The six members of the Cherryholmes family have been making music together commercially only since 1999. At that time, half of its youthful members hadn't even picked up an instrument.
Five years later this high-energy Nashville-based band was named 2005 International Bluegrass Music Association's Entertainer of the Year.
The group's first commercial release, "Cherryholmes," was nominated for a Grammy Award for Best Bluegrass Album. The dynamic bluegrass band will be in town for a performance at 8 p.m. Saturday, Jan. 10, at the Craterian Ginger Rogers Theatre, 23 S. Central Ave., Medford.
The band features the family members performing on fiddle, banjo, guitar and mandolin.
All six band members pull their creative ideas together to form their own new brand of bluegrass music. Everyone takes a turn singing lead and showcasing their abilities. Their live shows include twin fiddles, Irish step dancing, classic country yodeling, and old-time clawhammer banjo in addition to their bluegrass tunes.
Besides their touring performances, Cherryholmes have also become regulars on the famous Grand Ole Opry.
The family's second CD, "Cherryholmes ll: Black and White," on Skaggs Family Records, was released in June 2007 and opened at No. 1 on the Billboard charts. Other albums include "Dressed for Success" (2002) and "Still a Little Rough Around the Edges" (2001). Their newest release is "Cherryholmes III: Don't Believe."
Jere (Pop) is father, leader, manager, and emcee for Cherryholmes. He plays the upright bass hard and fast, sensitive and smooth, while singing lead with a "rough around the edges" old country style. His talent as an arranger has been important in shaping the band's signature style.
In a press release, Jere explains his family's musical philosophy. "People say that bluegrass music has to change or evolve or it will die. Well, if you change something from one thing to another it isn't alive anyway. I don't really think it needs to be changed. It just needs new life breathed into it. I feel like maybe I'm offering that with my family."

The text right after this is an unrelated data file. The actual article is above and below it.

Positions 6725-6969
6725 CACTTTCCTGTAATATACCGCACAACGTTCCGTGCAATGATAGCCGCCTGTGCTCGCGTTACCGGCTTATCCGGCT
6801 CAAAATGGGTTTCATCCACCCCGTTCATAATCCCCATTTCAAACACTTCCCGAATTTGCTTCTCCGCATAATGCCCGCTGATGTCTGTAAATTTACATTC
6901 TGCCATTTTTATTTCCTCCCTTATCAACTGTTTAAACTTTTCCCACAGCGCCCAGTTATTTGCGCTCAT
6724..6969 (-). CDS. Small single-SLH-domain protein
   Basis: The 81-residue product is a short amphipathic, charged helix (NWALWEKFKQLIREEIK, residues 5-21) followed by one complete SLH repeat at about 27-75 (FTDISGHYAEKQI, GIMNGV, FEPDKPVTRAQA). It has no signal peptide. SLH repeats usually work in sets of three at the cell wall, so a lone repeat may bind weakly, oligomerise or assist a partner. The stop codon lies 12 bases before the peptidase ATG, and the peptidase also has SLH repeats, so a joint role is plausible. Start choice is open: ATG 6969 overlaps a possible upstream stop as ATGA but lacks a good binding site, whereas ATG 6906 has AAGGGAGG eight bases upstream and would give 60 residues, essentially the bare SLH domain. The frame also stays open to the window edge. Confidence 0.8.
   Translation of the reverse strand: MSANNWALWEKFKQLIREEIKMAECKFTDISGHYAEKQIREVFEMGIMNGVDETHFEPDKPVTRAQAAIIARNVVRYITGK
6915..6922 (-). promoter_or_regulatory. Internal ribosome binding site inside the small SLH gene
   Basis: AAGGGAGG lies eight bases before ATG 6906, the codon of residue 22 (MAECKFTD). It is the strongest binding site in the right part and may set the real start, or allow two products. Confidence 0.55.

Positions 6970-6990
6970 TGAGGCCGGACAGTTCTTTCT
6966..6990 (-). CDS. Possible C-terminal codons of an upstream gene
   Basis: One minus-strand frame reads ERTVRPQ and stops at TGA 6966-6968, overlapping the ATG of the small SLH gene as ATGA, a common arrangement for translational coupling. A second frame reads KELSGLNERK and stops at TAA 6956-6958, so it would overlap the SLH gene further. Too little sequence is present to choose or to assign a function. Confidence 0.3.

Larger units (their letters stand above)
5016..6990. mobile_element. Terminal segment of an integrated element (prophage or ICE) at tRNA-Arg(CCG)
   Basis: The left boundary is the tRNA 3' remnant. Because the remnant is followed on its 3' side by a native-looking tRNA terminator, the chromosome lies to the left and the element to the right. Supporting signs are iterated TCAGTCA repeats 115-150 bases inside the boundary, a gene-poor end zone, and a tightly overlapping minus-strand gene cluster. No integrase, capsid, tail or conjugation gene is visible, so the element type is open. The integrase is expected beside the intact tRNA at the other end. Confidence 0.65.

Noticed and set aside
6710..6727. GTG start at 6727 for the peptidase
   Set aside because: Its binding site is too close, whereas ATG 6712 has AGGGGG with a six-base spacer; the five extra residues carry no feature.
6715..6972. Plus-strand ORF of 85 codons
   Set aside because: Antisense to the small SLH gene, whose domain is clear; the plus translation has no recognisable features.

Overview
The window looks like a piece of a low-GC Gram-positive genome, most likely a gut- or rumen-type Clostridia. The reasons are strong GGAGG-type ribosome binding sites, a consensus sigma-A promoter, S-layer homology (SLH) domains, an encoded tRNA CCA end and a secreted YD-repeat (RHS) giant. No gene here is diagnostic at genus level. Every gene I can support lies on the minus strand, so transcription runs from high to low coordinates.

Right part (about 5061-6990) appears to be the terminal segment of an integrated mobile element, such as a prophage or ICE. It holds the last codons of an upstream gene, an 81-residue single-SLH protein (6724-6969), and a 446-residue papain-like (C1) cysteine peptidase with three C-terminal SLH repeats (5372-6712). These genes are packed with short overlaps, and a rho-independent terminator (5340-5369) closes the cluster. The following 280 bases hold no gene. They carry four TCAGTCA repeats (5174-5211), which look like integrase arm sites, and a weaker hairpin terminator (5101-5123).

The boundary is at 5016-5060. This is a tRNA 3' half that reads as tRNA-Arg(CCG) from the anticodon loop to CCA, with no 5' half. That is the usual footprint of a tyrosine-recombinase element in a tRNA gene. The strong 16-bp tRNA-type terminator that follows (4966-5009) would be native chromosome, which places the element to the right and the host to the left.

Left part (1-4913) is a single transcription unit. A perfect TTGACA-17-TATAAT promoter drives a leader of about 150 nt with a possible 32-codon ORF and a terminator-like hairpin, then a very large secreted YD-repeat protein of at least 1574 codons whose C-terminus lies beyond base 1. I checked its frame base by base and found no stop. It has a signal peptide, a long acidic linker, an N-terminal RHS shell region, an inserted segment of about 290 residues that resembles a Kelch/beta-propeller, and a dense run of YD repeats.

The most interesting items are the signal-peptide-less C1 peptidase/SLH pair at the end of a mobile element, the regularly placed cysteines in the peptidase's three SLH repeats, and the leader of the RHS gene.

Sandy Lee (Mom) plays a hard-hitting mandolin style and driving rhythm that keep the band's momentum going. For special numbers, she switches to the clawhammer banjo. She is the most versatile singer in the band with a voice that ranges from hard-hitting bluegrass gospel to old-time mountain and country tunes, as well as yodelling and singing harmony. Sandy is also a song writer for the group.
Cia Leigh started with the band on the guitar in 1999 at age 15, but by October 2000 she had switched to the banjo. Influenced by the styles of J.D. Crowe, Don Reno, and Jim Mills, she has developed a fast, powerful style of her own. Her banjo plays a major role in the band's hard driving style. Cia is quickly moving to the top as a vocalist as well. Singing harmony, her range is tenor and high baritone. Her voice has been featured on several other industry projects.
B. J. began playing fiddle in 1999 at age 11. His fiddle playing has been compared to fiddlers such as Stuart Duncan and Aubrey Haney, and has performed with some of bluegrass's finest. B. J. also sings lead and harmony vocals for the group.
Skip began playing mandolin in the band in 1999 at age 9, but in November 2000, he was asked to take over on the guitar. In only a few months he was playing rhythm and flat-picking. Skip charms the audience with his guitar picking, singing, and showmanship. His aggressive rhythm style characterizes the Cherryholmes drive and energy.
Molly Kate began playing in 1999 at age 6 and debuted at the Grand Ole Opry at age 7. This young, left-handed fiddler brings an aggressive, soulful style and song-writing abilities to the group's sound. She sings lead and harmony vocals in the group.
Tickets are $17-$30.
See craterian.org or call 779-3000.